Monday, 27 March 2017

Challenge 11: the WW1 memorial that never was

Tracking down a war memorial last seen in the Père Lachaise cemetery nearly 100 years ago seemed like a tough task, particularly when the challenge came from Paris graveyard art expert who did not recall ever having seen such a thing before. But despite the photographic evidence to the contrary, what if the memorial had simply never actually existed? 

Tuesday, 21 February 2017

The allée Guy Debord: real!

Nearly a year ago I published a post on this blog about a mysterious address on the edge of Paris. Although the allée Guy Debord was mentioned on maps, there seemed to be no evidence of it in the location itself. So did it really exist? The question was all the more interesting given the identity of the person concerned and the post-modern landscape in which the street was supposedly located. 

Sunday, 29 January 2017

The lost world at the heart of Paris

Although it is difficult to plot the centre of a city coiled into 20 different arrondissements, geographically the spot wouldn’t be too far away from the Place du Chatêlet. Despite this centrality, the square and its surrounding streets wear an air of melancholic emptiness, as if imprisoned by their stifling past.

Thursday, 10 November 2016

"Le France" d'en bas

When you live alongside giants, being tall is nothing special. This might be the perspective of the 'Le France' tower in Puteaux, which stretches up to the sky, only to still find itself in the shadows of the neighbouring La Défense constructions. Worse still, it cannot even claim the crown of the tallest residential tower in the Paris region. Though more down to earth in character, the Tour Défense 2000, also in Puteaux, beats it by 8 metres.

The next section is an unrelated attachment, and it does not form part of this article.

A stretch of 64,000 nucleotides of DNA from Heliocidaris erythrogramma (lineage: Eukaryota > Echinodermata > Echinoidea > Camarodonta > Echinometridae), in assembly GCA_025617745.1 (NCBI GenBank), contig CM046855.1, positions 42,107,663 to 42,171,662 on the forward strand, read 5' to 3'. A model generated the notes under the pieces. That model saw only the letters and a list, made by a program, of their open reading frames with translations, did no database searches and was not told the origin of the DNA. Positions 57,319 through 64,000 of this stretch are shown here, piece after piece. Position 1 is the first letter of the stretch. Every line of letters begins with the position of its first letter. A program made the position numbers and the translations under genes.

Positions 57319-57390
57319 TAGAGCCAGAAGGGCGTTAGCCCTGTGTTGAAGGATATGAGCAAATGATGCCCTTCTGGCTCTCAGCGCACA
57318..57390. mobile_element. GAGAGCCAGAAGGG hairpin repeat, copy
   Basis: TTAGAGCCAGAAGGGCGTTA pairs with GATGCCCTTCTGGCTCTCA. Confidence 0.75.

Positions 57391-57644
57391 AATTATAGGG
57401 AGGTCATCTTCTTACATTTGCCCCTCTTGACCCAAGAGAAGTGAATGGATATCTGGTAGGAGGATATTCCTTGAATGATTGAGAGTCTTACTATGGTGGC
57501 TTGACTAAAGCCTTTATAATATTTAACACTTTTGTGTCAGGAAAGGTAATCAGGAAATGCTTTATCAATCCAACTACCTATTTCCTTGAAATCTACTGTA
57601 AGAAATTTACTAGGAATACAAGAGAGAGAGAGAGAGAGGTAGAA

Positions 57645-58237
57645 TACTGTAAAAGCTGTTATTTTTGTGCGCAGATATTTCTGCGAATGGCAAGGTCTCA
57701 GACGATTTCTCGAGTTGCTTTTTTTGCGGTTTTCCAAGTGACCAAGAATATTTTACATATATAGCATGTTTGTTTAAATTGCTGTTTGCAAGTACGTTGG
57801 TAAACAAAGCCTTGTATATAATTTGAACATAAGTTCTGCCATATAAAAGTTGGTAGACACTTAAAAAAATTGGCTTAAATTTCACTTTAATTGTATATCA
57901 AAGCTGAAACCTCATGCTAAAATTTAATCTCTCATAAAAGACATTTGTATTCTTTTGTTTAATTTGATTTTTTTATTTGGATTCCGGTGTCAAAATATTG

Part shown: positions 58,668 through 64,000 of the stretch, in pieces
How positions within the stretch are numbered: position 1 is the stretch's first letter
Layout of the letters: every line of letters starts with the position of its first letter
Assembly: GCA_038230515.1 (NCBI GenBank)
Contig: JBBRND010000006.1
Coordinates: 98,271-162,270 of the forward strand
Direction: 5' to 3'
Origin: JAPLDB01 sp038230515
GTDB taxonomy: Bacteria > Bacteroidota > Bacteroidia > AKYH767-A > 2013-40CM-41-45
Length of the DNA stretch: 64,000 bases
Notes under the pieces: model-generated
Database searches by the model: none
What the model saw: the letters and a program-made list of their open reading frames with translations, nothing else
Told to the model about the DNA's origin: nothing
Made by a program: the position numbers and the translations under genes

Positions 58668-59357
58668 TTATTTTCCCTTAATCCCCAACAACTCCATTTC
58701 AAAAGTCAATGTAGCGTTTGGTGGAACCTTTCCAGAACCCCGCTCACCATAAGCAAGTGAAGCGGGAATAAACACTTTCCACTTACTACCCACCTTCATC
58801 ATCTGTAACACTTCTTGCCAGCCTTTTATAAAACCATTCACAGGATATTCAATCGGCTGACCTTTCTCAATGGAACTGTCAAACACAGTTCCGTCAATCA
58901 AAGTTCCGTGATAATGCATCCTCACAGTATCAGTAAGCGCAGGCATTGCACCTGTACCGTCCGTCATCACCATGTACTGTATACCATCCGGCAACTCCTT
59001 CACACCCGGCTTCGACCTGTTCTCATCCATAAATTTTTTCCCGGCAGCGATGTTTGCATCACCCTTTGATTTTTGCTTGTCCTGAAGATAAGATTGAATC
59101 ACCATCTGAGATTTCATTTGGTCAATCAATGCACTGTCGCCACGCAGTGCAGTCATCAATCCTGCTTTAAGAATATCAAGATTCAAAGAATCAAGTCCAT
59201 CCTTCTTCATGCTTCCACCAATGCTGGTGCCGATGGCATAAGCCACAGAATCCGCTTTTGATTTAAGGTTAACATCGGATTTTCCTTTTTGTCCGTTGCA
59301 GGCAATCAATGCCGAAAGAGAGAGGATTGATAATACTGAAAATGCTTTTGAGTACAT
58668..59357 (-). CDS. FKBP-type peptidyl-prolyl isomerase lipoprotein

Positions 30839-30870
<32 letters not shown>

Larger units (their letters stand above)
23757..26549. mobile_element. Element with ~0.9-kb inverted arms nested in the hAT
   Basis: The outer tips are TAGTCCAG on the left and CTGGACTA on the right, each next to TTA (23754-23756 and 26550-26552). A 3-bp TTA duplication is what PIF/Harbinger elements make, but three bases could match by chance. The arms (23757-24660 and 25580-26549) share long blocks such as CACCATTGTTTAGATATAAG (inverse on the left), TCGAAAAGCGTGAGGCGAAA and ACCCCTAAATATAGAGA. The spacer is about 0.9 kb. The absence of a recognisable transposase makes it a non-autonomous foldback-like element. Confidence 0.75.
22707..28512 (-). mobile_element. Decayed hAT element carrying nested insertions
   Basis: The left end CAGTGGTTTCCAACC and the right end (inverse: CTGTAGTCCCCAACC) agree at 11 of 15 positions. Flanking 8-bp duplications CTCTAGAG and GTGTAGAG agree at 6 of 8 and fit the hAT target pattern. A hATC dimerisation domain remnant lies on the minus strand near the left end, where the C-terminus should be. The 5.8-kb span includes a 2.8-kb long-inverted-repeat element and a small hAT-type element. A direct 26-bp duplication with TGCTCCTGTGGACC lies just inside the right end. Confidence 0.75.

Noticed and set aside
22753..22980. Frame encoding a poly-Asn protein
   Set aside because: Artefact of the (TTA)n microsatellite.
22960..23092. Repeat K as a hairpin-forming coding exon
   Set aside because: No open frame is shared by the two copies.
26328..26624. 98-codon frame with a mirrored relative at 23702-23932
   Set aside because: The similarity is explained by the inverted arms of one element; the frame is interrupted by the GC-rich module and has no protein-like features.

Does this then also explain the modesty of the 'Le France' development, which also includes a covered shopping centre, and its inability to change with the times? Let's go back to the beginning.

Friday, 23 September 2016

Welcome to Pantin, the new Paris

Everybody is talking about the future Grand Paris but nobody seems quite sure what this label represents. Through its move from Paris to Pantin, could a major advertising agency be pointing the way forward? 

A mile or so beyond the Paris city limits, unofficially defined by the winding périphérique motorway, stands an imposing concrete and glass edifice. Although softened by the canal that runs alongside, the robust industrial origins of the building remain written large. This structure – the Magasins Généraux - was originally built in the 1930s as a grain warehouse before being taken over by French Customs. It was finally abandoned in the early 1990s.
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